Non-steroidal anti-inflammatory drugs (NSAID) are the most frequently used drugs for the treatment of inflammatory conditions but has various adverse effects like arthritis and gastric ulcer formation due to their gastric irritation effects 4, 15. Apart from this potent ADR, synthetic anti-inflammatory drugs have the greatest disadvantage, which is their toxicity as well as the reappearance of symptoms after discontinuation 5, 6.
This has led us to find out natural alternative treatments. The natural product plays a vital role in the development of modern medicine. Nowadays, different traditional plant species and their active therapeutic metabolites are re-evaluated by large scale research through worldwide scrutiny. The plant kingdom is a rich source of newer compounds with significant anti-inflammatory activity. The benefit of taking herbal medicine is that its efficacy is optimum with a low incidence of toxicity and low cost. There are several constituents like alkaloid, glycoside, polysaccharides, resins, flavonoids, essential oils, phenolic compounds, fatty acids, etc. which are responsible for the anti-inflammatory activity 7. There are about 229 scientific species of the genus Delosperma in which 175 are accepted species name 16.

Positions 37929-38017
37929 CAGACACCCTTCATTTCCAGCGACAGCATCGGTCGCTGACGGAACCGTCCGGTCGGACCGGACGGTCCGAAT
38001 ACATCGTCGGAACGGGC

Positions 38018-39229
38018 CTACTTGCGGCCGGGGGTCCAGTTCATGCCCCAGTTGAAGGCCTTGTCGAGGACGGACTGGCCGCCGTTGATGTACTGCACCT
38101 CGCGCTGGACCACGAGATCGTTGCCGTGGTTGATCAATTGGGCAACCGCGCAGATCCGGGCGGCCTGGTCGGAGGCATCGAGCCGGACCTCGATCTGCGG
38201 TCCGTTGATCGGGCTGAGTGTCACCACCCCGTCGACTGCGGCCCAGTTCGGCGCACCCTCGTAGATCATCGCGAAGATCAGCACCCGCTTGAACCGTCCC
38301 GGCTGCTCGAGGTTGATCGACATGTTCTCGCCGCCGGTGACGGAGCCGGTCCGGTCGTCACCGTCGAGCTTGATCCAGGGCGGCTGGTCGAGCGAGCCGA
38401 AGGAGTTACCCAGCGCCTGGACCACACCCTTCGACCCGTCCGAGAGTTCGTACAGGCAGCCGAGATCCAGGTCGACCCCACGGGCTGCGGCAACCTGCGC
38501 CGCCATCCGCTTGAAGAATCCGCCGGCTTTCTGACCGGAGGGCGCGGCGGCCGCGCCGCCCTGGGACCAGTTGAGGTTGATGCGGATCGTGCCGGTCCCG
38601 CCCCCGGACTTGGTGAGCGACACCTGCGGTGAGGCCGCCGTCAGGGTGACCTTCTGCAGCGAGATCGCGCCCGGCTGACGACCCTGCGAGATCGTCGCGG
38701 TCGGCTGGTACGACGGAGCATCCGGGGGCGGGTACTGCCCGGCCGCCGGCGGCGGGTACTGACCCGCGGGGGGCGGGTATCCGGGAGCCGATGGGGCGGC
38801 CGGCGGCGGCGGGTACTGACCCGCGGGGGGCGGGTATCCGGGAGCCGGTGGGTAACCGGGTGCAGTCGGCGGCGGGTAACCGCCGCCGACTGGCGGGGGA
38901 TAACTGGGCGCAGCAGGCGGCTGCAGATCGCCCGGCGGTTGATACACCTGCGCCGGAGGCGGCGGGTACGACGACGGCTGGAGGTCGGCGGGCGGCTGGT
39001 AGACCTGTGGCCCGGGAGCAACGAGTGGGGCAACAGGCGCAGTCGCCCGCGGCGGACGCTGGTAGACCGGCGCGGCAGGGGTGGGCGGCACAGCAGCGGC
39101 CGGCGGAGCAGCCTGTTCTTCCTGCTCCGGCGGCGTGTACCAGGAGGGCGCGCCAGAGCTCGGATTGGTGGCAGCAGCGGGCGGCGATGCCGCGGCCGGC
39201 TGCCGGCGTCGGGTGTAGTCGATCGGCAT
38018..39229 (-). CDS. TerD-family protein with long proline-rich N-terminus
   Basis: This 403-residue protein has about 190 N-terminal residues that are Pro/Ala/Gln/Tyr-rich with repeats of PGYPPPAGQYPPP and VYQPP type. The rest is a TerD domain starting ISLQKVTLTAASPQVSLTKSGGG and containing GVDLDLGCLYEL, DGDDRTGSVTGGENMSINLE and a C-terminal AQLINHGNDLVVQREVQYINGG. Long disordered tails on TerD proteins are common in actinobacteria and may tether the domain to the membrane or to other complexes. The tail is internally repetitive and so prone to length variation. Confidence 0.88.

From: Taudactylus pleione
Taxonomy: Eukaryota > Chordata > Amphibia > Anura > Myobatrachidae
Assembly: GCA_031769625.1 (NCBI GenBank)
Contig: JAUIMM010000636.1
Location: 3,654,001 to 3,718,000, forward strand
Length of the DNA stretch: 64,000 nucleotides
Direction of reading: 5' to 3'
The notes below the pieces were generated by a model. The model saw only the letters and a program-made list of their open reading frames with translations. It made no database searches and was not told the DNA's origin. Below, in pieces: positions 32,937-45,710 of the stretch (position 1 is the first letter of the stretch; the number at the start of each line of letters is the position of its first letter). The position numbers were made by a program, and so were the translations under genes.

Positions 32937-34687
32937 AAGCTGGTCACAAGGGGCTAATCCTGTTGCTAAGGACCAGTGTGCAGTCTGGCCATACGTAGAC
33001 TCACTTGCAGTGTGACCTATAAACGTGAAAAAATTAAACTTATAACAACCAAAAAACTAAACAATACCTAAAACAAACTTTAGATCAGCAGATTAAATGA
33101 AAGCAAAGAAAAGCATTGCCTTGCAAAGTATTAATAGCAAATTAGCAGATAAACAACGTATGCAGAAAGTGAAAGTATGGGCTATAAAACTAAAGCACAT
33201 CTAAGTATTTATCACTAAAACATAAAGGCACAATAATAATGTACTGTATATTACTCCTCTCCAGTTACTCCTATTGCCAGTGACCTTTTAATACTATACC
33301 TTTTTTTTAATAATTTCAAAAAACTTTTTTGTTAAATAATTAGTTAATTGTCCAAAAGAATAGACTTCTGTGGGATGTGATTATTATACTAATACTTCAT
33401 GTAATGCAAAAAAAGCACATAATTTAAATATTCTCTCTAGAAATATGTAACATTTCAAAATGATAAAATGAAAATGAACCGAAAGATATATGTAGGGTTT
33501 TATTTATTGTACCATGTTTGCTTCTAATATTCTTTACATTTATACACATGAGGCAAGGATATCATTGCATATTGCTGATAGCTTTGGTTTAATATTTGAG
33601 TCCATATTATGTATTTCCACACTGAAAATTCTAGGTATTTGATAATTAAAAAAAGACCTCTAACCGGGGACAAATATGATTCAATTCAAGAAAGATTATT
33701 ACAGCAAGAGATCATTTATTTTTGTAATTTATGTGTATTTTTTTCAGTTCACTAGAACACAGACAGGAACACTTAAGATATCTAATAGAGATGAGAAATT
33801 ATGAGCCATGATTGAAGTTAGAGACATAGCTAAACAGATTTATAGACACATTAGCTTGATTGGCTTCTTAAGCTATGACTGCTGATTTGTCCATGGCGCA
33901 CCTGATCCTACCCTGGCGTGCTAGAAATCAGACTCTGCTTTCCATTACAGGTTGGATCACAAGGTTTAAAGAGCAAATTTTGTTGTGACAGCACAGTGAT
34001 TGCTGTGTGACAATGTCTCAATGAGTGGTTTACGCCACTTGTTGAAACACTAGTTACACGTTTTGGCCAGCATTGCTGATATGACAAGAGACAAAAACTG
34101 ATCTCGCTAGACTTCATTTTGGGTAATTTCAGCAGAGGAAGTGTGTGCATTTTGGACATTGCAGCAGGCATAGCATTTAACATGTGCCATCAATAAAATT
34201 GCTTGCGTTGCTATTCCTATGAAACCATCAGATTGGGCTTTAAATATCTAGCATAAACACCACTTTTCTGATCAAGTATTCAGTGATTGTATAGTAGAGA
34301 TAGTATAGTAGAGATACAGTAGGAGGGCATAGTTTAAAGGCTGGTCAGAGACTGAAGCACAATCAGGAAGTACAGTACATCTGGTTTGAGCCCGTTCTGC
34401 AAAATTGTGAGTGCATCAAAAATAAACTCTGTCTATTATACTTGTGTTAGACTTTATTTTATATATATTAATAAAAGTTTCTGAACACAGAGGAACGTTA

D. cooperi is also known as Hardy Ice-plant because of its water-holding capability. Alkaloid, flavonoids, glycosides, and dimethyl-tryptamine are chemical constituents which are present in this species which became a reason to select this plant for anti-inflammatory activity 17, 18.
MATERIALS AND METHODS:
Plant Material: The plants were procured in the month of February 2016 from the Garden of Devsthali Vidyapeeth College of Pharmacy, Lalpur, Rudrapur (U. S. Nagar). Remove their flowers and roots then was washed to remove earthy matters. Further, the plant was dried in the shade for 20-25 days and grounded to a fine powder for obtaining their hydroethanolic extract.
Chemical Used: Methanol, Diclofenac, Disodium hydrogen orthophosphate, Potassium dihydrogen phosphate, Sodium chloride (Finar reagents, Gujrat) and various reagents for phytochemical screening all are obtained from the laboratory of Devsthali Vidyapeeth College of Pharmacy, Lalpur, Rudrapur.
Preparation of Extract: 250 g of the dried plant was put in the Soxhlet apparatus & then it was subjected to soxhlation by using a mixture of water & ethanol (60:40) as the menstruum in order to obtain a hydro-ethanolic extract of the entire crude plant D. cooperi. The obtained hydroethanolic extract was filtered, and then the excessive solvent was evaporated by using a Vaccum Rotator evaporator under decreased pressure.